I am sure you will do just great as a professor Kresge, but the time constraints do vary.....I may go full time one day in the future....my colleagues who have gone full-time online and in-class say the teaching experience/career alone is much better than chasing the industry career also..and these people were not slouches...they had careers that were great.....being an adjunct is not too bad...but in the on-campus environment, you tend to get the less desirable course schedules when starting out. Sometimes you will also get a large section due to the university not wanting to split into a second section. I have been at it since 1994 and since 1998 online...it has been very rewarding and more of a learning experience than a teaching experience....and it provides continuous immersion in theory that is the most current........
quote:
On the issue of African American intellectuals, Cornel West was asked at Prairie View A & M when he was here this spring, why he did not teach at a HBCU. It appears that he has been asked this question numerous times in the past. His response was that if he were at an HBCU, he would not be able to do all that he does now. He would not have the access to the numbers of people that he has now, i.e. he would not have the time to write, lecture, and make all the appearances that he currently does. Being at a large research institution inables him to do this. Most HBCU are teaching institutions which require essentially the full-time presence of the faculty on the campus, in the classroom.


I, respectfully, submit that West's response is practiced, though reasoned, bs

I would respect the man far more if he would've said, flat out, it's about the $$$.

West's "teaching" commitment at Princeton (is it?) can easily be met by a HBCU, albeit at a undoubtedly much lower salary. West is not at Princeton to "teach", nor would he be at a HBCU to "teach." He could/would be there to do as he does at Princeton, research, write and lecture.

He can conduct the same research at Princeton as he can at Prairie View. He can launch speaking tours from Prairie View, just as easily as he can from Princeton, and I'm sure Prairie View has access to lecture halls from which he can speak. He can write in his office at Prairie View, just as easily as he can from Princeton.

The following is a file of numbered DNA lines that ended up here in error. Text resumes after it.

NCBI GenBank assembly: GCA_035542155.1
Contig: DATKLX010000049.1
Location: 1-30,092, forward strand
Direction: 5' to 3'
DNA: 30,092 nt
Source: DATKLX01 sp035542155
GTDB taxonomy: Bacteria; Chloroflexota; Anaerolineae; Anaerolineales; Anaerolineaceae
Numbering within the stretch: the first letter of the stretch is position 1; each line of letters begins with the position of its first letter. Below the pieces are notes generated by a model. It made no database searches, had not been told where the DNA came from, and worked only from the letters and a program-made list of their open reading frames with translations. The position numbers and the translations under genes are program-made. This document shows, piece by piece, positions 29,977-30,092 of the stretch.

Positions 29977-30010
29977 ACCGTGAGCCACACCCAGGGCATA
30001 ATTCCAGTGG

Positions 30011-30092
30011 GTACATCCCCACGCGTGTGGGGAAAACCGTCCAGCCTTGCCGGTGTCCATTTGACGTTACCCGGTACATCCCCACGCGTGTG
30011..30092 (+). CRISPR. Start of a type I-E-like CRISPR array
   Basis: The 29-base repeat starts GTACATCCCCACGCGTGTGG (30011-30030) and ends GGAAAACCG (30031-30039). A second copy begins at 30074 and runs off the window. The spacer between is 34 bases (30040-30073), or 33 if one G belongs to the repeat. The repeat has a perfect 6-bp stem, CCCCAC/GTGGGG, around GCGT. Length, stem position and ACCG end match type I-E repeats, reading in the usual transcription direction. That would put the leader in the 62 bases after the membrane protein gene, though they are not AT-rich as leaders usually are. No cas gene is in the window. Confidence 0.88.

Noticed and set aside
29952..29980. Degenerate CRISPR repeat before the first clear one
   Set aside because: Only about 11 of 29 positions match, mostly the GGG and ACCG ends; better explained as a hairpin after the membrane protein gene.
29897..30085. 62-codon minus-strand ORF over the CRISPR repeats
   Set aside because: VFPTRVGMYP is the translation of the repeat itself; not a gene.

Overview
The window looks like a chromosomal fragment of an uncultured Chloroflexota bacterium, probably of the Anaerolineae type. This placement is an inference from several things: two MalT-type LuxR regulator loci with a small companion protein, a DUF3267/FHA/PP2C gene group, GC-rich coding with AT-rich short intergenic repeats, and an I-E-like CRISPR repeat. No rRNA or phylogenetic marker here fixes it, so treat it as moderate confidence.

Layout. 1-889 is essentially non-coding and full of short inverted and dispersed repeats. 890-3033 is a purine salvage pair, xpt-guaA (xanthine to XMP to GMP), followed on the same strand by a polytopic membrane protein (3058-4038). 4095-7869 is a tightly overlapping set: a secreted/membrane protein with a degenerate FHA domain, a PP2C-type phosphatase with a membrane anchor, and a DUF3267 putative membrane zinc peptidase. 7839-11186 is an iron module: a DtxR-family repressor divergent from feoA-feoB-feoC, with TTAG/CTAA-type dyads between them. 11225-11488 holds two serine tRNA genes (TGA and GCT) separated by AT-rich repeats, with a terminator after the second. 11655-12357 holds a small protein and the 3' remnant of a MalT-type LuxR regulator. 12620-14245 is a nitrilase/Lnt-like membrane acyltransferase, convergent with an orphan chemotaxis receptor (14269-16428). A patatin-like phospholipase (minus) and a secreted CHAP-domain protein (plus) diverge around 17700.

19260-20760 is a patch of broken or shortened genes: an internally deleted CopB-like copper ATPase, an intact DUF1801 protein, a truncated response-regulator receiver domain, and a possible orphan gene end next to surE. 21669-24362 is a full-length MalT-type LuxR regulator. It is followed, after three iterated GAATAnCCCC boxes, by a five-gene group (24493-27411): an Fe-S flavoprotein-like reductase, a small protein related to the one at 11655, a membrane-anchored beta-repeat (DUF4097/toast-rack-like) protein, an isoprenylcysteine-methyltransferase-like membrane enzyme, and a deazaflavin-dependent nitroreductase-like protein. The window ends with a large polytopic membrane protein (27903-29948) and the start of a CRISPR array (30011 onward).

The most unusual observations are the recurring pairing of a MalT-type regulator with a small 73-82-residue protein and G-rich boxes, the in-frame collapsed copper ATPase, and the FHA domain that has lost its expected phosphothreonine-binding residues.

So again, excepting the money, I believe that our Black Thinkers are banking on a "white man's ice is colder" white validation, i.e., West's research, findings and analysis is valid, not because of West's work, but rather BECAUSE the work was done at Princeton.

And I submit, that's straight up bs
quote:
Originally posted by Kweli4Real:
quote:
On the issue of African American intellectuals, Cornel West was asked at Prairie View A & M when he was here this spring, why he did not teach at a HBCU. It appears that he has been asked this question numerous times in the past. His response was that if he were at an HBCU, he would not be able to do all that he does now. He would not have the access to the numbers of people that he has now, i.e. he would not have the time to write, lecture, and make all the appearances that he currently does. Being at a large research institution inables him to do this. Most HBCU are teaching institutions which require essentially the full-time presence of the faculty on the campus, in the classroom.


I, respectfully, submit that West's response is practiced, though reasoned, bs

I would respect the man far more if he would've said, flat out, it's about the $$$.

West's "teaching" commitment at Princeton (is it?) can easily be met by a HBCU, albeit at a undoubtedly much lower salary. West is not at Princeton to "teach", nor would he be at a HBCU to "teach." He could/would be there to do as he does at Princeton, research, write and lecture.

He can conduct the same research at Princeton as he can at Prairie View. He can launch speaking tours from Prairie View, just as easily as he can from Princeton, and I'm sure Prairie View has access to lecture halls from which he can speak. He can write in his office at Prairie View, just as easily as he can from Princeton.